Why are we as a society so focused on making children behave like mini adults in school, with so many rules to memorize and follow, while there are so many adults who are trying to get back to feeling like they did in their childhood, happy and free?

How could I reconcile these things in homeschooling my own children, so they could grow up with the chance to play, feel happy and free, and still find the path to building an academic path if that’s what they chose?

I decided to focus on duplicating my own kindergarten year, what is often referred to now as, "Old School Kindergarten". My own kindergarten year was full of piles of construction paper crafts that brought immense joy to me, and which my parents dutifully pinned up. Paper crowns, paper badges, paper calendars, memory games made of paper squares of barnyard animals with alphabet letters and numbers that we glued onto more colorful construction paper to make cards. I don’t think my kindergarten teacher would have called what we did, “Hands-on Learning”, to her that was just how kindergarten kids learned best and well, mostly, how they transitioned us to being away from home and at school.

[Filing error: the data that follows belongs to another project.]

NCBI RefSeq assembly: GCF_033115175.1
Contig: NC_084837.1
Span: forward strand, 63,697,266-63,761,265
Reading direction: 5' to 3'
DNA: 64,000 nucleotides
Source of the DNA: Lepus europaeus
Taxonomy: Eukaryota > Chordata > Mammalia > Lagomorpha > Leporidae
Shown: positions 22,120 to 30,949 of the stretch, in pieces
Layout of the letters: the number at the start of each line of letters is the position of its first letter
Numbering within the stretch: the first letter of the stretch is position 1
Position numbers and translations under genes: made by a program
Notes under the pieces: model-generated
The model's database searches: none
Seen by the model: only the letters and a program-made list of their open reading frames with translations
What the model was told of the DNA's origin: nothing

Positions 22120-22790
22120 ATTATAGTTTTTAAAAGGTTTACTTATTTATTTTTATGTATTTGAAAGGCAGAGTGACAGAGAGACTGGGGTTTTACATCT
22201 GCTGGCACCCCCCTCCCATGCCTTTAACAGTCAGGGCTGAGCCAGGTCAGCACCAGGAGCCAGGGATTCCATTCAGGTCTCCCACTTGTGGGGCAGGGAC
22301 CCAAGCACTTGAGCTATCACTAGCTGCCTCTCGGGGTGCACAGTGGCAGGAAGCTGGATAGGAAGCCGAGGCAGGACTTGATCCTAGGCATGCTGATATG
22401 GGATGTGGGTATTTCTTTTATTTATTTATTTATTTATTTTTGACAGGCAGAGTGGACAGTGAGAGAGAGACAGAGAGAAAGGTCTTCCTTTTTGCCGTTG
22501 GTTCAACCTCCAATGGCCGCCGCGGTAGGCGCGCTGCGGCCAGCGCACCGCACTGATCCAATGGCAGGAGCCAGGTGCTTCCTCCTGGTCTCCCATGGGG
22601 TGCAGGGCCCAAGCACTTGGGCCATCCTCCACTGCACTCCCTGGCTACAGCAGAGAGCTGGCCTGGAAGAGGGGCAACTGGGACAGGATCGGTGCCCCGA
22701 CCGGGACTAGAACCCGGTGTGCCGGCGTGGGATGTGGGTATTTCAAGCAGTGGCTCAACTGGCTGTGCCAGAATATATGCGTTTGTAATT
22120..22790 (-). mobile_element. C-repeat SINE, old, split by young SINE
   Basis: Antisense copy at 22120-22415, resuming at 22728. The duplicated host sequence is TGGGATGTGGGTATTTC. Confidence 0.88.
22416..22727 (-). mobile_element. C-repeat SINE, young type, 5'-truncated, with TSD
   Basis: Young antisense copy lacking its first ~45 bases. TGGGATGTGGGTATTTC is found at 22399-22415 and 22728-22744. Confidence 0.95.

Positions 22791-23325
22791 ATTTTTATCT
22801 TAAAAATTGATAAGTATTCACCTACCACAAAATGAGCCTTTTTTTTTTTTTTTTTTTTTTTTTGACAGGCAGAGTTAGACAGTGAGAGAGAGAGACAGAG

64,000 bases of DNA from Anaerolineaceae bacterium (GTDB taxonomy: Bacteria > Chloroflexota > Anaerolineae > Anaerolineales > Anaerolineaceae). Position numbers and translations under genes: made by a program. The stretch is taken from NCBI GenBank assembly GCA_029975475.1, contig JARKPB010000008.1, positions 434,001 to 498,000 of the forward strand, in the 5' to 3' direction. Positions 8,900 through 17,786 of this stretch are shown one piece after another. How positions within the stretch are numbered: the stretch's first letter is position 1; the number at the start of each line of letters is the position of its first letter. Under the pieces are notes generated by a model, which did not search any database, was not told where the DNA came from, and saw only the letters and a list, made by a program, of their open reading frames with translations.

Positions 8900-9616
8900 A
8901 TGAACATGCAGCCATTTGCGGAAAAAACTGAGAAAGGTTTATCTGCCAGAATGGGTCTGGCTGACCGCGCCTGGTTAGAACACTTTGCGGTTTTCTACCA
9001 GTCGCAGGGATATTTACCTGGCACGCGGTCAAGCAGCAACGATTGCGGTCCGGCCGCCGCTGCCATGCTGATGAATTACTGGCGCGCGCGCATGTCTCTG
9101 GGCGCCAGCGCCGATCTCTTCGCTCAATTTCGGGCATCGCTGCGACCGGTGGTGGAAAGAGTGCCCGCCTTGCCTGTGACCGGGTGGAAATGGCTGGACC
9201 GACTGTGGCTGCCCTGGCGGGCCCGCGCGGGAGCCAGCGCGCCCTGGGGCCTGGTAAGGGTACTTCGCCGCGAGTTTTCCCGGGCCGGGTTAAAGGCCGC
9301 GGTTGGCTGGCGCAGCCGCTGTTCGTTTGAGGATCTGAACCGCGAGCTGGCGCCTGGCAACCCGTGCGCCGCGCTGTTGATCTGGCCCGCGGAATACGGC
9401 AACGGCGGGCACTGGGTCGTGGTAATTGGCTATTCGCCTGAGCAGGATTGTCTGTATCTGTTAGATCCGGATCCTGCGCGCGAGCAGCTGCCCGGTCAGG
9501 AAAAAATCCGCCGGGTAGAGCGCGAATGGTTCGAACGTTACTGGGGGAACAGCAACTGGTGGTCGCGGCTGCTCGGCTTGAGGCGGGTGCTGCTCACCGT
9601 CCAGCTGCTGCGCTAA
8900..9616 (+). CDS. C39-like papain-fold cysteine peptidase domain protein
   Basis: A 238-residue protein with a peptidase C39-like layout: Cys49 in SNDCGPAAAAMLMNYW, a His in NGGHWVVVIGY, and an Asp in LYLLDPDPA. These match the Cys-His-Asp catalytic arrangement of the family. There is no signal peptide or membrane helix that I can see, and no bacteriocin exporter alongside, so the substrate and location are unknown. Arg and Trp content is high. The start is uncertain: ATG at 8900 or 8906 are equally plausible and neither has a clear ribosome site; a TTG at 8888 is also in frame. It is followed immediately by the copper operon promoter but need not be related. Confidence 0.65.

We squished Play-doh between our fingers at tables, we sat at together in little chairs made just for us. We collected leaves outside during nature walks around the border of the school fence that we enjoyed stomping our feet around, in a line, pretending to be soldiers. And we created wax paper crayon rubbings with those leaves later, at our same little tables. We strung beads onto thick pieces of string, and restrung them; again and again, and again, noticing patterns, learning shapes and colors. And when we weren’t crafting, we were listening to stories read aloud while we played with puppets and stuffed animals.

We also played outside, learning how the games of freeze tag, Mother May I, and hopscotch worked.  Friendships were made this way, laughing, collaborating, making up stories. I don’t remember everything, and I do remember a few rough spots (namely, not wanting to leave my mother and my baby brothers to go to school), but mostly, I remember having fun in kindergarten (first grade was a different story, the days longer and some of the fun beginning to be left out).